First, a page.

Recently I mentioned to a friend of mine how one day I would love to have a squat rack in my house. His reply: “That would take up so much space. Why don’t you just put a Boflex in a room or something?” I would imaging the feeling I have towards putting a Boflex in my house is much like what a drummer feels when a friend suggests they just play on a drum machine instead of a full kit. Yeah, its compact, you technically can play it and its arguably better than nothing. However, the reason so few true drummers can live with this over a real studio drum kit can be summed up on a bumper sticker,“ drum machines have no soul.” Well, neither do exercise machines in my opinion, but since its not as catchy, I’ll just go with the drummer analogy.
Machines are built with the “average” person in mind. Although they offer some interesting options for movement diversity, if used exclusively your development as an athlete will be stunted because a “one size fits all” approach will never deliver maximum results.
In addition, you’ll really never know your true strength levels. The blocks of weight you stick a pin into do not accurately reflect that of its free weight counter part. To me, there’s just something artificial about exercise machines.
Greater Hormonal Response?
The beauty of free weights is the fact that you, the athlete, have to wield them into place and then perform the necessary action. Theres something raw and primal about this. Stepping into a cold steel squat rack and mounting the barbell atop your shoulders elicited a fight or flight instinct that exercise machines with their padded seats and safely handles simply do not.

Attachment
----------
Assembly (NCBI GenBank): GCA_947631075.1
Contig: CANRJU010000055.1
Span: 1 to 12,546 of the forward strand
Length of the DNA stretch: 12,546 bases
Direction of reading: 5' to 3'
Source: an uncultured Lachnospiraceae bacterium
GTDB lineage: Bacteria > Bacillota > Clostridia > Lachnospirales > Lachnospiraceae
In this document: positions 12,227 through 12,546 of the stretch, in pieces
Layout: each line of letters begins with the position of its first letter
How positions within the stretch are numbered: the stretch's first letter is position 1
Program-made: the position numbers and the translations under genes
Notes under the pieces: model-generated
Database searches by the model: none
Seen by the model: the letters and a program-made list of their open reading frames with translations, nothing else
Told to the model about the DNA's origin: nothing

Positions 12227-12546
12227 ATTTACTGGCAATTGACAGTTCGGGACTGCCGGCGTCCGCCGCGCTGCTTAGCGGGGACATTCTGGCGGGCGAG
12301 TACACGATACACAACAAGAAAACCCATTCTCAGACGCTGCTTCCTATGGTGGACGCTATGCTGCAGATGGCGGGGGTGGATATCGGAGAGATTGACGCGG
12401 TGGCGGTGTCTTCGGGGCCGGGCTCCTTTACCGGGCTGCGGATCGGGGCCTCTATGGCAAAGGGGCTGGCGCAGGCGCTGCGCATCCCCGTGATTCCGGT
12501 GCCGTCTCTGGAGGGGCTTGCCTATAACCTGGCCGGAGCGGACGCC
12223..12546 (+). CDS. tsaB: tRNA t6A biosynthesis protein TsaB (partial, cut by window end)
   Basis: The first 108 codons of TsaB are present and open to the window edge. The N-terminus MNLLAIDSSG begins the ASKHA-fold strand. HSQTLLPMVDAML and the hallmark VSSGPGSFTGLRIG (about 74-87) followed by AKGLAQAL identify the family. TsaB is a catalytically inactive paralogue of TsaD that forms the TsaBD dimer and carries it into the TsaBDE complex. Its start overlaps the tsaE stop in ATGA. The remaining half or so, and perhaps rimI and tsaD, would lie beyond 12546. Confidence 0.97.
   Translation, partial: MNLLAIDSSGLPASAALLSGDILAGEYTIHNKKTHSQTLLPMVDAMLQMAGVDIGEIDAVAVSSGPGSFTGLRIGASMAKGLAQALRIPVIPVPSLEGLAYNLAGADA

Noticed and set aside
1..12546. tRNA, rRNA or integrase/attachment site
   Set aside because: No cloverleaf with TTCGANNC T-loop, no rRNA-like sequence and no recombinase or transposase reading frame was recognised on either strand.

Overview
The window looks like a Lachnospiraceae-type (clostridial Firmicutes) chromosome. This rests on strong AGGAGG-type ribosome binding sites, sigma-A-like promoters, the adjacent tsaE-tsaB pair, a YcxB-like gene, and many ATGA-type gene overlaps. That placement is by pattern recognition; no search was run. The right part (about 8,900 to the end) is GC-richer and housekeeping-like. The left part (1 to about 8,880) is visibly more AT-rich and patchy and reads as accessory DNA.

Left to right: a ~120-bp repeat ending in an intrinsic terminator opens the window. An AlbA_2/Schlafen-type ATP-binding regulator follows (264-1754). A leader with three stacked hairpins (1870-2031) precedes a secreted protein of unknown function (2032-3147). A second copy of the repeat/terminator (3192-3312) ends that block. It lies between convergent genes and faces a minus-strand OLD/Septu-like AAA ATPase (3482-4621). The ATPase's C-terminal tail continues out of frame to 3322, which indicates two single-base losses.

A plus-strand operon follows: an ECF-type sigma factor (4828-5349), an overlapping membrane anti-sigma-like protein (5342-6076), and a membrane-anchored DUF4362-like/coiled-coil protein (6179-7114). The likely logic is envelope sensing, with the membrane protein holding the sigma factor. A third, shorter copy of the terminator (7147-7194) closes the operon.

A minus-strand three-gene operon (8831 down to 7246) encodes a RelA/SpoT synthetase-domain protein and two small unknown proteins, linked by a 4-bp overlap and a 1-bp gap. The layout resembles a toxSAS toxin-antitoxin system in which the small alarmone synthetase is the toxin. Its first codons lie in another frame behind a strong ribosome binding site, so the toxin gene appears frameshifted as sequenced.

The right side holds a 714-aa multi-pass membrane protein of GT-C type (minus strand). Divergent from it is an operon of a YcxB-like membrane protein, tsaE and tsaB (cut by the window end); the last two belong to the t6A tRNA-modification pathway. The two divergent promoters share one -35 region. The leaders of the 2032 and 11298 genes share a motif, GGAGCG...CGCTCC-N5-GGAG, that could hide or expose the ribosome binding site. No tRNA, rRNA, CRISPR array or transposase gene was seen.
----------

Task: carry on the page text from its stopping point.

An April 2014 study conducted by the Journal of Strength and Conditioning Research tested this theory by taking 10 healthy men with experience in weight training and put them through a free weight workout and a machine workout to see which elicited a greater hormonal response.
For the machine workout they chose the leg press and had each male perform 6 sets of 10 reps at 80% of their one rep max. A few days later they had the same group of men perform 6 sets of 10 reps at 80% of their one rep max with full depth barbell back squats (a tough workout mind you).
During the time of both workouts the researchers placed a catheter in their arm to sample hormonal levels in the blood as it was happening. The results: 25% more testosterone present when performing squats over leg press. Not surprising really to anyone who’s ever put themselves through a squats workout like this. More surprising was the increase in growth hormone, up 200% on average during the squat workout over the leg press. When checked 30 minutes later the men still had 100% more growth hormone then they did from the leg press workout.
These are remarkable findings that prove the power and efficiency of free weight compound lifts. This doesn’t necessarily mean the leg press is “bad”, but since most of us only have a 60 minute window 3-5 times per week to train, effectiveness is of the utmost importance.
As creatures of comfort it is in our nature to search out for the path of least resistance. However, when physical prowess is our objective comfort will only make cowards of us. At least in the world of exercise and fitness we need to get our feathers ruffled from time to time.
The body is an amazingly perceptive machine. Though it may seem inconsequential the safety locks, padded grips and smooth gliding pulleys put the mind at ease and the body in a state of comfort and control which translates to an inhibited hormonal response.
As this study proves, maximum physical adaptation comes to those willing to abandon the comforts of exercise machines and step into a squat rack prepared for a un-pleasurable experience.